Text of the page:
…for a moment the silence was blissful. Then the screaming started…
Writing team Leo and Mike Johnson have their day disturbed when a body turns up near their house.
The policewoman turned her attention to Mike and Leo.
‘Look. You don’t have to let the girls stay here. We can take them to the station. We just weren’t about to let them go with that lot.’ Leo looked down into Mike’s face. She shrugged and grinned.
‘You all can stay here if you want. Do you got stuff in the minibus?’
‘We have.’ The younger, and less chunky, WPC sprinted, returning with a grinning Constable and a dozen rucksacks.
‘That woman don’t half swear for a vicar.’ The oldest girl spoke up quite sadly. ‘She isn’t a proper vicar. They just give themselves titles so they seem legit.’
‘Bastards’ the Constable effaced himself.
Mike looked at the dozen wan faces. ‘It is’ she said brightly ‘a good job we have plenty of rooms. How would a proper hot shower and a rest in a decent bed grab you lot? But you’ll have to do three to bed.’
The girls nodded eagerly and Ro took them upstairs. She returned to the kitchen some twenty minutes later.
‘All showered and tucked up. I’m off to see Mum now. You want I should come back in later?’
‘If you can.’
She nodded and gave a half salute before ambling out of the back door.
‘She’s a big girl’ the chunky WPC grinned. ‘At first I thought she was a fatty like me. But she ain’t. She’s just solid muscle.’
‘She is’ Mike grinned. ‘My dad used to call her the bull terrier.’ Then she got up and left the room.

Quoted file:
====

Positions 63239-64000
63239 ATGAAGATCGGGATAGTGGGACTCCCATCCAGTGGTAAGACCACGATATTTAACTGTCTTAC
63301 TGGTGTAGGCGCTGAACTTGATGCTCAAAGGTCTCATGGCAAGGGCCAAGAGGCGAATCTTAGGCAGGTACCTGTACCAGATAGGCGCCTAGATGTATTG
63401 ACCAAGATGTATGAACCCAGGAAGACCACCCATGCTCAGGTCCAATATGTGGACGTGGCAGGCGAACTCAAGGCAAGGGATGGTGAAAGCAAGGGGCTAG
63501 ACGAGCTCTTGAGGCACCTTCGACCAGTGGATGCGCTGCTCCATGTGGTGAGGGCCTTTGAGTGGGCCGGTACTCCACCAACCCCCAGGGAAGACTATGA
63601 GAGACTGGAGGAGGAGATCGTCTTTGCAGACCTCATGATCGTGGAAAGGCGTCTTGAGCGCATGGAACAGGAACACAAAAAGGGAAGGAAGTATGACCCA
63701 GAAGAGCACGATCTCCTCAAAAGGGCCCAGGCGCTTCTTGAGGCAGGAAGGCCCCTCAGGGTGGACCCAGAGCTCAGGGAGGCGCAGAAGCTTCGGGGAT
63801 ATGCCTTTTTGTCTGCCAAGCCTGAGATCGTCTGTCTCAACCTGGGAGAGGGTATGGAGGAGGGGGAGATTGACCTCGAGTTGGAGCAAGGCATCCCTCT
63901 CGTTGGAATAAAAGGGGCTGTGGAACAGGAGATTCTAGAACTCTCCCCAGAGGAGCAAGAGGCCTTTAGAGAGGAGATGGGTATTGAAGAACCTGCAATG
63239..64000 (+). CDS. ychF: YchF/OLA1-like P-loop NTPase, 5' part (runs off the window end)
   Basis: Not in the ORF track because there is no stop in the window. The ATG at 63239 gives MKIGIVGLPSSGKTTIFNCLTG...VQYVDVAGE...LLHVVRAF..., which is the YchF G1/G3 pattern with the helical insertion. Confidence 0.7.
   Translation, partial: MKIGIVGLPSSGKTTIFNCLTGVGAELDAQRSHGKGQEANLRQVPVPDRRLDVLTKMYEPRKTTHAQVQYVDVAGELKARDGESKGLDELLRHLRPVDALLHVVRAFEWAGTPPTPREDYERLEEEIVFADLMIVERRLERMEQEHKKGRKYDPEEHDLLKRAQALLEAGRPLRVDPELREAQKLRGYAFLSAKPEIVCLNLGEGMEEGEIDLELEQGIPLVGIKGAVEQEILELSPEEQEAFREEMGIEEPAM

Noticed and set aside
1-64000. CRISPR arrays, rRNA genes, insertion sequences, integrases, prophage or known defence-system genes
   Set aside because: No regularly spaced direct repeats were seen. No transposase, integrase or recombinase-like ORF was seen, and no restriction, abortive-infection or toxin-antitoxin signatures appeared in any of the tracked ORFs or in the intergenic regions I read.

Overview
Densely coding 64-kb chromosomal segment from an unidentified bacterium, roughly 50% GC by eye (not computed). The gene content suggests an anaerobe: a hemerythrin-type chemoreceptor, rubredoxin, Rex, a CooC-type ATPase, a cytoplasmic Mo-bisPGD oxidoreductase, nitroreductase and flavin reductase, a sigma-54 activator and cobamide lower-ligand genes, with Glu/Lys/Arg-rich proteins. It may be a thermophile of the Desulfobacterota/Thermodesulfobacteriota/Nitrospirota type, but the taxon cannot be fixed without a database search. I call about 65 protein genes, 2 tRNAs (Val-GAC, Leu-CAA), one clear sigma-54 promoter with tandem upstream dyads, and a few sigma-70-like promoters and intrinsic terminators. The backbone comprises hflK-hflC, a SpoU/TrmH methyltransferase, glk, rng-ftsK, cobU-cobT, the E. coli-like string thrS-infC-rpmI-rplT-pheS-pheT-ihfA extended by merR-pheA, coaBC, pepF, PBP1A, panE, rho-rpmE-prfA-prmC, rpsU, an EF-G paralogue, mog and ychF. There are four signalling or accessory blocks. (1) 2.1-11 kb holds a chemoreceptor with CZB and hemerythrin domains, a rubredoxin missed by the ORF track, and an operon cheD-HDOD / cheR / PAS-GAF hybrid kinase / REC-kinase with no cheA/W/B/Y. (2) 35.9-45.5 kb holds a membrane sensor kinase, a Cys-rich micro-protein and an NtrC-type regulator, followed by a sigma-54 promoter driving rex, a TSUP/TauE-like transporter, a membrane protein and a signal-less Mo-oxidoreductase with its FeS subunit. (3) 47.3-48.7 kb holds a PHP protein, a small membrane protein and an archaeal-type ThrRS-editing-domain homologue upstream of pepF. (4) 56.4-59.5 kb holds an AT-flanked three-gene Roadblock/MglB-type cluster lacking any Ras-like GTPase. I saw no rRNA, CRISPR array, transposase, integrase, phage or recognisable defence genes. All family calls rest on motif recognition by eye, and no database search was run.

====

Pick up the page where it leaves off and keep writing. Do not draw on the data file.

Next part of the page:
‘Oops. Something I said?’
‘No. It’s talking about her Dad. He has dementia. For the last twelve months he hasn’t really known who he is, or who she is, or much of anything much. But physically he’s as strong as a horse. Could go on years.’
‘Shit’ the younger policewoman said with some feeling. ‘My Gran’s got Alzheimers, but we were never close. I’m guessing Mrs Johnson and her father were.’
‘Oh yeah. To the extent that I sometimes felt excluded. But don’t you be telling Mike that little gem.’
He followed his wife, but wasn’t long. He came back with a rueful grin. ‘I’ve been told off for abandoning you. Rude it was. So. Having disposed the kids to rest, what do you two want to do?’
‘I suspect Chrissie has her kindle in the car. And I’d just like to sit in your garden in the shade.’
It was getting on for four hours later when the first set of flustered parents arrived. Leo showed them to his study, where a large, calm policeman waited to talk to them, and rooted out their daughter. They were behind closed doors for almost an hour, and before they left both parents sought out Leo and Mike to thank them for their kindness. Mike smiled her weary smile and Leo spread bonhomie. After that, parents arrived in very quick succession, and there was even a bit of a queue to see the police.
When the last parental car had pulled out of the drive and the police had also gone, Mike leaned on Leo.
‘So. What the fuck do we make of that?’
‘Honestly? There’s a lot not to like. On a lot of levels.’
‘Isn’t there just. Only upside is the teenagers gave me a whole Bogg and Scrat column. One we can use whenever.’
He hugged her briefly. ‘You OK now?’
‘Yeah. I think all the sound and fury helped.’
He peered down into her face. ‘You look better. Was yesterday particularly bad?’
‘Was. He was on a crying jag.’
‘And I didn’t even ask. I am a selfish bastard.
‘You are. But I knew that when I married you.’ Then she grinned. ‘Maybe you wanna cook me a steak in reparation? There’s a couple pieces of fillet in the fridge.’